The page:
Community Engagement

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Current Affairs

R"H Elul 2017 

 

 

Tisha B'AV 2017 Message

 

 

 

Questions and Answers about the Western Wall Crisis and Conversion Bill: A Guide for the Perplexed

    

 

   

 

  

 

  

 

 

 

 

 

 

The Masorti Voice Hanukkah Podcast 2015  

This is a pilot podcast made by Sam Rotenberg, a rabbinical student at Ziegler School of Rabbinic Studies, currently studying in Israel.The podcast explores the concept of miracles through the eyes of Noam Youth, Rabbi Elisha Wolfin of V'Ahavta - The Masorti Kehilla of Zichron Ya'akov and and Vered Hollander-Goldfarb a teacher at the Conservative Yeshiva. We welcome your feedback and suggestions as it is a pilot project.
 
To listen to the audio podcast, mouse over the link below and click. Open iTunes to download and subscribe to podcasts.

 

 

 

 

October 16 2015 Thought about the recent days  

As the wave of terror continues to engulf the streets of Jerusalem and other cities and communities across the country, our minds are filled with thoughts and prayers for a more peaceful time. Images that we saw through social media shocked us to the core and some footage was eerily reminiscent of memories from the Second Intifada. One of the ways for us to deal with these days of tension, unrest and fear is to respond with acts of love and kindness. In order to counter hate and bloodshed we spread comfort and a sense of gratitude.

Here are a couple of examples which took place this past week.

 

1.      Noam youth members, Members of the Mechina (gap year) at Hanaton, along with members of the kibbutz took part in a demonstration yesterday at the Zarzir Bedouin village, Jews and Muslims calling together "we refuse to be enemies".

 

  2.      Members of the Noam youth movement joined representatives of the Tag Meir Forum yesterday and visited the wounded at the Shaare Zedek Hospital in Jerusalem. They visited an Ultra-orthodox man who was seriously injured on Ammunition Hill and a resident of Kiryat Arba who was critically injured in Hebron -both the men are starting to recover. They also went to Hadassah Hospital in Ein Karem and visited a Christian Dutch resident and a Jewish man who were injured in the Armon Hanatziv attack on the bus Tuesday.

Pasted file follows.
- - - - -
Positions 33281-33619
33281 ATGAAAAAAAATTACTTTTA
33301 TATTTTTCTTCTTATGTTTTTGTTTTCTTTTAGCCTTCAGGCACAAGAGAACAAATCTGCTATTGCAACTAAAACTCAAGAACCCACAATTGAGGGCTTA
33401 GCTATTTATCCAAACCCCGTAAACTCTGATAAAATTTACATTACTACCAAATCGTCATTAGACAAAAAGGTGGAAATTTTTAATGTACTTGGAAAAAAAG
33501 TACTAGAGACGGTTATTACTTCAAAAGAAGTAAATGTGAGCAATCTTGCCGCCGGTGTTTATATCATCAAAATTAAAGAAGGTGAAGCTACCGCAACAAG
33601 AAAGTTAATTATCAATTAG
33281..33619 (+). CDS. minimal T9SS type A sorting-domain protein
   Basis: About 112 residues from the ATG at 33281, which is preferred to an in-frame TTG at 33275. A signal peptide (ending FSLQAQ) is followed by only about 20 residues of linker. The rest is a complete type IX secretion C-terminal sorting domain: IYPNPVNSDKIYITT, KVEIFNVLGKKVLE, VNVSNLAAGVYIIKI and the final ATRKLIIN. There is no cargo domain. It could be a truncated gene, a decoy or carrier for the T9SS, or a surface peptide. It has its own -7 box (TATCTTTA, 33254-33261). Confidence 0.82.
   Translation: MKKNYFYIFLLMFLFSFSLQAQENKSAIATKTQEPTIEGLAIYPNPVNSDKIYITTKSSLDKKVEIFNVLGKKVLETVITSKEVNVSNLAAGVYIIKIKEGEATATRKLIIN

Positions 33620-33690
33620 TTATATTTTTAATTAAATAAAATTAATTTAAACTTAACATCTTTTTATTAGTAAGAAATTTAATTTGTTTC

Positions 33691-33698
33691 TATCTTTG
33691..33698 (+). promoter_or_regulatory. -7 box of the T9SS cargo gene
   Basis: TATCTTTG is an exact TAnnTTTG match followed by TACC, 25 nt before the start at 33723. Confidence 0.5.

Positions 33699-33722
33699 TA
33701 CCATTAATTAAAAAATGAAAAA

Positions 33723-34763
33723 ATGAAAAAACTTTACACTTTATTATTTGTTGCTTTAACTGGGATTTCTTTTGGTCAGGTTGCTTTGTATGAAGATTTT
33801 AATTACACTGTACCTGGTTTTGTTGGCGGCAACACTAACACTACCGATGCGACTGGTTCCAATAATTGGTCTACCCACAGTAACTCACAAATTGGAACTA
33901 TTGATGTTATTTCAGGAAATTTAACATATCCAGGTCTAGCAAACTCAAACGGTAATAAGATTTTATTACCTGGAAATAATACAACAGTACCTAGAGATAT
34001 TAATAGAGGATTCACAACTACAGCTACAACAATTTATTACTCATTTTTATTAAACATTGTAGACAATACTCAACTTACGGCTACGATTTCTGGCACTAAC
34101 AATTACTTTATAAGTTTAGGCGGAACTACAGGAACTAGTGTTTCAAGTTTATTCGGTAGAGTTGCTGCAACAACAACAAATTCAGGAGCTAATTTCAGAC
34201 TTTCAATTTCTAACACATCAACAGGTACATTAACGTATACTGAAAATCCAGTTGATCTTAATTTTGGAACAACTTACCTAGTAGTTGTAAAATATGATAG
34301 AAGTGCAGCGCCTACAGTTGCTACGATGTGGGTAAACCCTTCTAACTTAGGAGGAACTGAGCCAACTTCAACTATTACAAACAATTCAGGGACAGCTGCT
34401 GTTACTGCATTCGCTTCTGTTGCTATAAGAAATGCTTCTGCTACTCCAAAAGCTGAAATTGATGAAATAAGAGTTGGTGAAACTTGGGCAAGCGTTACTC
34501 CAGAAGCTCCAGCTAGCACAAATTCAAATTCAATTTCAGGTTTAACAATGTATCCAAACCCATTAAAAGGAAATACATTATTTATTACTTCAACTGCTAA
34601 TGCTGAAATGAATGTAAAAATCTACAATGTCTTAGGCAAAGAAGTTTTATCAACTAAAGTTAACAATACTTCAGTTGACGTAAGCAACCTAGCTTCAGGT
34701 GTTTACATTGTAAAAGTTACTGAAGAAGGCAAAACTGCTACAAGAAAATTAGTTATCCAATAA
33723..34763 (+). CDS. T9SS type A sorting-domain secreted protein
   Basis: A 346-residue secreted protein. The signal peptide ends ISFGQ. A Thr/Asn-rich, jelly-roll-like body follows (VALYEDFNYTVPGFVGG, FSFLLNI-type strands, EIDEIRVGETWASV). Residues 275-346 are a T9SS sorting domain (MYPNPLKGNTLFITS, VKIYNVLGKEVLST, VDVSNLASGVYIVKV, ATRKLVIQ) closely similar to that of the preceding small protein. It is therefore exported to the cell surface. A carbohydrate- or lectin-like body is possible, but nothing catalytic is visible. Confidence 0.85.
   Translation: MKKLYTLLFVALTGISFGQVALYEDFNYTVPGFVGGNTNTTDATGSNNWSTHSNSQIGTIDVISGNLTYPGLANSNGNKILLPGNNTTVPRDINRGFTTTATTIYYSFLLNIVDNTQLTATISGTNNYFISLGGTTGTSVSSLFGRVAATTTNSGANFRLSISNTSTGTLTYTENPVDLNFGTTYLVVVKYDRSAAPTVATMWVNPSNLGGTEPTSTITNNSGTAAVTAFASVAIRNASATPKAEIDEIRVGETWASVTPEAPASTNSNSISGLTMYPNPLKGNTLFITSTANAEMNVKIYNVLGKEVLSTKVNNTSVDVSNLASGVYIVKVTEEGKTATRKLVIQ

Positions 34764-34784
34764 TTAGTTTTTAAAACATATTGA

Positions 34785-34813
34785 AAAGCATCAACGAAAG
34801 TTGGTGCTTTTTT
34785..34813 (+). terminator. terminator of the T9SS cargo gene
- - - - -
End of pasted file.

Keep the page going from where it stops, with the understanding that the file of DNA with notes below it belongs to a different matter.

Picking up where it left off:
3.      Every year, the Masorti Kehillah in Kfar Vradim, Haminyan Hamishpachti Hamsorati, hosts an annual ‘Sukkat Shalom’ event, an event that brings together people of different faiths from the area. This year, at one meeting, the youth of the community met with the youth of the nearby Druze village, Yanuh-Jat.

Sami Bebar, of the Yanuh-Jat Youth Council wrote the following about the meeting: “While our country is bleeding, while our country sheds blood, while our country lies injured, there are people who work for peace, building a link between different people, to live together, for the sake of regional cooperation and cooperation between different sectors. Here we act; we don’t talk.We need peace in our country.

    

During these difficult times, we thought it was fitting to share the song "Here Come the Days of Quiet" written by Yarden Bar Kochva. This song is a midrash on the story of Noah's Ark. It was written after a wave of suicide bombings, soon after the assassination of Prime Minister Yitzchak Rabin. The message of the song is simple: the calm and quietness after the storm is very precious – a quiet that is much more appreciated and needed. We have included the translation below.

 

 

 

 

 

Here they come, the days of quite

After the great and awful tumult,

We can rest a little on the balcony

And gather up the wreckage of the storm.

 

Here they come, the days of quiet,

Here they come, the days of quiet.

I’d forgotten what they looked like.

We can open the door now

Release the birds to the wind.

 

Here they come, the days of quiet,

Let’s look out of the window

To see if the waters have receded.

Maybe there’s land on the horizon

Two by two,

We’ll leave two by two.

Look up at the sky,

Let’s wait together for the dove.

 

Here they come, the days of quiet,

After we’ve already lost everything.

Sit with me now on the balcony

Weep with me about yesterday.

 

Here they come, the days of quiet,

Let’s look out of the window.

Here they come, the days of quiet

The two of us together on the mountain

The waters have receded

And there’s a rainbow too.

We can get up now

The end of the world has passed

Here they come, the days of quiet…

 

 

 

September 7th, 2015 

In the past few weeks Israeli society has been shaken by acts of violence invoked by fellow Jews in the name of Judaism.

The Masorti Movement joined the thousands of people protesting these recent acts, raising a voice against those who educate for hatred, distorting Judaism.

We are pleased to present you with the stiker "וְאָהַבְתָּ לְרֵעֲךָ כָּמוֹךָ" made by the Masorti Movement with the hope to spred the message that tendentious use of verses can justify almost any wrongdoing, yet the legacy of Israel throughout all generations has always known to maintain a firm moral rule, “Do the right and the good” (Deuteronomy 6:18). 

If you would like us to send stikers please write to devora@masorti.org.il

 

 

For more stikers produces by the masorti movement please click here:

 

 

The Masorti Movement is committed to a pluralistic, egalitarian, and democratic vision of Zionism. Masorti represents a “third” way. Not secular Judaism. Not ultra-Orthodoxy. But a Jewish life that integrates secular beliefs. Halakhah with inclusion and egalitarianism. Tradition that recognizes the realities of today’s world. Masorti engages tens of thousands of Israelis each year, young and old, native born as well as olim from around the globe.
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